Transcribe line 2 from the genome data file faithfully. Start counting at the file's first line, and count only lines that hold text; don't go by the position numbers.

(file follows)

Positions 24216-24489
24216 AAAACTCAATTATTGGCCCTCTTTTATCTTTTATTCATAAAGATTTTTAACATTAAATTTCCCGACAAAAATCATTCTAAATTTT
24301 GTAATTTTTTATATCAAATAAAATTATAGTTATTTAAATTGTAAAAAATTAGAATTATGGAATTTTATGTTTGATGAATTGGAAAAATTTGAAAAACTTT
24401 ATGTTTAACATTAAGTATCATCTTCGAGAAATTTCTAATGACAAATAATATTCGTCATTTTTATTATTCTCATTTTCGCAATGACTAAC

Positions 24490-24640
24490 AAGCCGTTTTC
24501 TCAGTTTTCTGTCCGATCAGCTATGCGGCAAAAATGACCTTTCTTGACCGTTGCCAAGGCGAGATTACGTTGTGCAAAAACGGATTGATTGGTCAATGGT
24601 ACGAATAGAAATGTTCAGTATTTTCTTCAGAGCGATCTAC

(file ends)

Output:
24216 AAAACTCAATTATTGGCCCTCTTTTATCTTTTATTCATAAAGATTTTTAACATTAAATTTCCCGACAAAAATCATTCTAAATTTT